Identity has features: name, gender, age, marital status, ancestry, place of origin, place of abode, education and skill set, profession, fashion, public participation, travel, communication, health status, temperament, carriage, etc. Those are the features that define a character. The features must be clear or unclear to the extent of a story’s context.
There are three ways by which a character is created. Traditional literary criticism tells us that we can know a character via a narrator’s point of view, via the statements of other characters about a character, and via a character’s own utterance and action. These are strategies by which a writer can reveal characterisation. Every good writer combines all of them.
Naturally, the narrative voice is a writer’s surrogate. It is this voice that makes a writer able to primarily determine identity or characterisation. From ‘what is said’ to ‘what is unsaid,’ a character’s identity is revealed. From the ‘known’ to the ‘unknown,’ each character’s presence is defined. Every piece of information that is revealed or withheld must fit into a given character’s make-up.
It is important that characters should talk about one another. The bias or perception of one character sheds light on the identity of another character. The reliability of each character’s perception of others will be measured by the big picture. If one character represents or misrepresents another, that character reveals something about his or her personality. This is because utterance and action are processes of individuation. A lot can be known about a character on the account of what a character says or does.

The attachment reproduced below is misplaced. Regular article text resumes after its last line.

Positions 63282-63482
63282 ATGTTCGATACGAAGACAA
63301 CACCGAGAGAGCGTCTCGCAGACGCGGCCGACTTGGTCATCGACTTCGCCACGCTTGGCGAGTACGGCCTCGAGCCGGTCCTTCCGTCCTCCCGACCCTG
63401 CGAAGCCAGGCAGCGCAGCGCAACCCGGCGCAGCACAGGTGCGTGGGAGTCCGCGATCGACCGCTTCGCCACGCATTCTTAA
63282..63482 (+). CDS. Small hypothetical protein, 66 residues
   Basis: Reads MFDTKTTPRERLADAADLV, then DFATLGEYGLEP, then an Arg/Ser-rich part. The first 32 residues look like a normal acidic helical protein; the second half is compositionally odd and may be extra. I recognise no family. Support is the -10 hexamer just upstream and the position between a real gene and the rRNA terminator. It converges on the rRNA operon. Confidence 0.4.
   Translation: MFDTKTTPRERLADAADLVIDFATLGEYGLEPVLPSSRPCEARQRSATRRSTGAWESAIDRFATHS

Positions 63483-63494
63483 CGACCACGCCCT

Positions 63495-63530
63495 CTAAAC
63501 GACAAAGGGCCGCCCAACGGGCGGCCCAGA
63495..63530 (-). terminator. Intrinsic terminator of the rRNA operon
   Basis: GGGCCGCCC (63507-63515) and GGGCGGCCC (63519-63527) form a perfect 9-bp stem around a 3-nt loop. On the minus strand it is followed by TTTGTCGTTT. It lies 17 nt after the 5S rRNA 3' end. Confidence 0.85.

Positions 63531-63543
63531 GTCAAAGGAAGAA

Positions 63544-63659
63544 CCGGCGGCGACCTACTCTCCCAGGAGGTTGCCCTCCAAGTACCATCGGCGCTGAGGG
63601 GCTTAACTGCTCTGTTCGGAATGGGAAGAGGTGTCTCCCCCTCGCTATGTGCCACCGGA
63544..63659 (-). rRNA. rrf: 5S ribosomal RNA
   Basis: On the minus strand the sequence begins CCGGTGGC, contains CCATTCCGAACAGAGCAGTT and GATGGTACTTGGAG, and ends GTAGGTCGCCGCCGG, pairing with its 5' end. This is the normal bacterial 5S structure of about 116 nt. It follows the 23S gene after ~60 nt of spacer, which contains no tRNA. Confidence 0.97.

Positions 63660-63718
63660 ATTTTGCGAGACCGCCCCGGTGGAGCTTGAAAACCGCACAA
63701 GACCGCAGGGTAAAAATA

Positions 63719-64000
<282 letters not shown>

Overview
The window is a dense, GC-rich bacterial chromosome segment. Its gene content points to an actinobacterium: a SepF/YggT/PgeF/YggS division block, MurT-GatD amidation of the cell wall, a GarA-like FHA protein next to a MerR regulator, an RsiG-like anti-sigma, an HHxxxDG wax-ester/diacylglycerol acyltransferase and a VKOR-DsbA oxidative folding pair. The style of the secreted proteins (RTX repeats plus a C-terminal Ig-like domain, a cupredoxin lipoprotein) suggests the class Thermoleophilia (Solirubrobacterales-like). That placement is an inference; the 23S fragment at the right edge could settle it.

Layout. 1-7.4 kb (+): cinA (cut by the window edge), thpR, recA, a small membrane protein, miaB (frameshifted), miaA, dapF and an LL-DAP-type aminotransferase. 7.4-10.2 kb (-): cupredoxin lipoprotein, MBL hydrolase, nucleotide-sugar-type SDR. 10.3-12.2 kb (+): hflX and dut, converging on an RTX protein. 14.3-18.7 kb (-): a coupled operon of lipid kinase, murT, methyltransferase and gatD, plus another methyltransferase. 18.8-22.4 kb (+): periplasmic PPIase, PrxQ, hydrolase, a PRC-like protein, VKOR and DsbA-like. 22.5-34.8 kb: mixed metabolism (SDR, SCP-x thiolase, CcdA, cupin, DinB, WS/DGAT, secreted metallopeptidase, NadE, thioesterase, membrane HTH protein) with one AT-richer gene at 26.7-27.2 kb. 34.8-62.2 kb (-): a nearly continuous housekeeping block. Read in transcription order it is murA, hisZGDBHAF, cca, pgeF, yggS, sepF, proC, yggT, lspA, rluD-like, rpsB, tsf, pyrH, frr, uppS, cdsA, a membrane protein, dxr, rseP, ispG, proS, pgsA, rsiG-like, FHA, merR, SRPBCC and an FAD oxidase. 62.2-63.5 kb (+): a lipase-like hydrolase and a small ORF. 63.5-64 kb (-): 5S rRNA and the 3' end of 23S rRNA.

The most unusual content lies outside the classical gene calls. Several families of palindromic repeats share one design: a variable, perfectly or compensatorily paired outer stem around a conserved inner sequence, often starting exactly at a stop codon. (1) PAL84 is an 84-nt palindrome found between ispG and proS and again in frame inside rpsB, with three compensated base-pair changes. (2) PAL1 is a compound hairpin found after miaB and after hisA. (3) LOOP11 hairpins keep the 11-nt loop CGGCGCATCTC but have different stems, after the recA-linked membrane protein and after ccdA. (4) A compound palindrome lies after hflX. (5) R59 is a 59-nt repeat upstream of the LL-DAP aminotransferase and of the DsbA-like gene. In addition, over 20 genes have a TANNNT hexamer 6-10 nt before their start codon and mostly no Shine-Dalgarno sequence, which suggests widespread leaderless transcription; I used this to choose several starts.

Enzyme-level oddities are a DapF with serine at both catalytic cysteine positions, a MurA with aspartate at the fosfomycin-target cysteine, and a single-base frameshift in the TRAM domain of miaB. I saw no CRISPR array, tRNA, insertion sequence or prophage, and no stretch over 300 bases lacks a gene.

A writer has to be careful to make characters speak and act in a manner that reveals characterisation. Look at the following conversation.
‘Mary and I have been married for five years,’ Johnson told the lawyer.
‘Do you have children?’ the lawyer asked.
‘Is that why you want a divorce?’
‘Not at all. I just can’t stand her tongue anymore.’
‘Oh! I see. Tell me more.’
There can be no great story without great characterisation. The stories that have an impact on us are stories that are inhabited by a character or characters we can remember. I call it the rememberable-ness of characters. Pardon my neologism. Your character/characters must be rememberable. To know Chinua Achebe’s Things Fall Apart (4) is to know Okonkwo as a character in a contest with self, community, and intrusion. To know Thomas Hardy’s The Mayor of Casterbridge (5) is to know Michael Henchard in a contest with self, community and time. Why do you think Hardy subtitled that novel as ‘The Life and Death of a Man of Character’? Name any great story you know, there must be great characterisation in there. A writer must put memorable characters in every story.
It means that a writer must be creative and selective with his or her cast of characters. As my folks say, If chicken adds no worth to the dish, do not add chicken for the sake of chicken. A similar proverb says, Do not allow odd things into your soup pot unless oddity is your artful intention. Inspiration is a great gift to a writer but judgment is the greatest gift.
If a writer’s senses are ‘dead,’ a writer cannot create perceptive characters. The law says you cannot give what you do not have. It is a deep principle, and it governs creative writing too. Capacity is built from experience. Imagination is made rich by experience. A writer’s characters cannot be more perceptive than their creator. A writer does not have to be evil to create evil in a story but a writer must know what evil is in order to create it. Extend that rule to every other passion or situation that a writer has to create. Over and above our attempt to make a fetish of inspiration, it is ‘what we know,’ ‘how we know,’ and ‘what we do’ that makes the difference in every creative process.